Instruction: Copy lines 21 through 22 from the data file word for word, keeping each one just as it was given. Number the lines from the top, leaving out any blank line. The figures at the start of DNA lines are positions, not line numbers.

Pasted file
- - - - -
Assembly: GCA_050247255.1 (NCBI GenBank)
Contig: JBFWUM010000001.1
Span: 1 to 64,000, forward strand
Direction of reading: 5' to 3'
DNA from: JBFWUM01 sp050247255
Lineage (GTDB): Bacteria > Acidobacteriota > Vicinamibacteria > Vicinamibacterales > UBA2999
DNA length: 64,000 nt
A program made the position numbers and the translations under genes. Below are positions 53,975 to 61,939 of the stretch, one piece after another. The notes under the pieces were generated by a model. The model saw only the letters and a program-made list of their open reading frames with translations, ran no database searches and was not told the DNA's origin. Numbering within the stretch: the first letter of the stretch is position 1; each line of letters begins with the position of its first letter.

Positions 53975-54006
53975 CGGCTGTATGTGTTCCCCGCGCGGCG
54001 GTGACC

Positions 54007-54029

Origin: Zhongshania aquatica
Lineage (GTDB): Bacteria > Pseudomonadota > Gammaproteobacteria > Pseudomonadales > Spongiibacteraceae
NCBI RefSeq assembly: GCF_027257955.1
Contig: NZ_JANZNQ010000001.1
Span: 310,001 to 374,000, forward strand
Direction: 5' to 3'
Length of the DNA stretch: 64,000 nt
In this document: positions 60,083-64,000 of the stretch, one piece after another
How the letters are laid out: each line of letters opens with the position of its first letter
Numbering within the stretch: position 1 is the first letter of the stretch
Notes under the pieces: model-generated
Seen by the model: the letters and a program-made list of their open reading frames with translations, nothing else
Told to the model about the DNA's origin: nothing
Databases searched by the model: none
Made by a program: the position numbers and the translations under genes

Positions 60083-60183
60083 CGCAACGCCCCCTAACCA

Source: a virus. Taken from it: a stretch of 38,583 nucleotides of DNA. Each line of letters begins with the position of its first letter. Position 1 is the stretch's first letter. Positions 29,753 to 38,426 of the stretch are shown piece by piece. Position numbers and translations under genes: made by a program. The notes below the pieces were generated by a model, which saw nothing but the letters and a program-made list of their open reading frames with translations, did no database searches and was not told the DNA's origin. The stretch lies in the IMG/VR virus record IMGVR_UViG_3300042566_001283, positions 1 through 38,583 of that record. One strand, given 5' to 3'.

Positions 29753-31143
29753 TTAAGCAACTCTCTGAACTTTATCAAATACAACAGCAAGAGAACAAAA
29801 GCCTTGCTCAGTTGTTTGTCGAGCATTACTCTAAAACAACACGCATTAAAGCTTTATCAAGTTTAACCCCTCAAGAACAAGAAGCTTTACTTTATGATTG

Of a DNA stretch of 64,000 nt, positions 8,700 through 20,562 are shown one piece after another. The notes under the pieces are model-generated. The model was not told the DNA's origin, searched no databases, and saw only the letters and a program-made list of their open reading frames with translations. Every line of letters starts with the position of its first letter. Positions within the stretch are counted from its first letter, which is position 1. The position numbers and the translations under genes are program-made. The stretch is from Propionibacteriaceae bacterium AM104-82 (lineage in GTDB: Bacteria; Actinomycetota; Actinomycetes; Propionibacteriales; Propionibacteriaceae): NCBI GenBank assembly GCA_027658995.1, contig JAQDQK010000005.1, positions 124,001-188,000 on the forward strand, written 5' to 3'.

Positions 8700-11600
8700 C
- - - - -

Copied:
How the letters are laid out: each line of letters opens with the position of its first letter
Numbering within the stretch: position 1 is the first letter of the stretch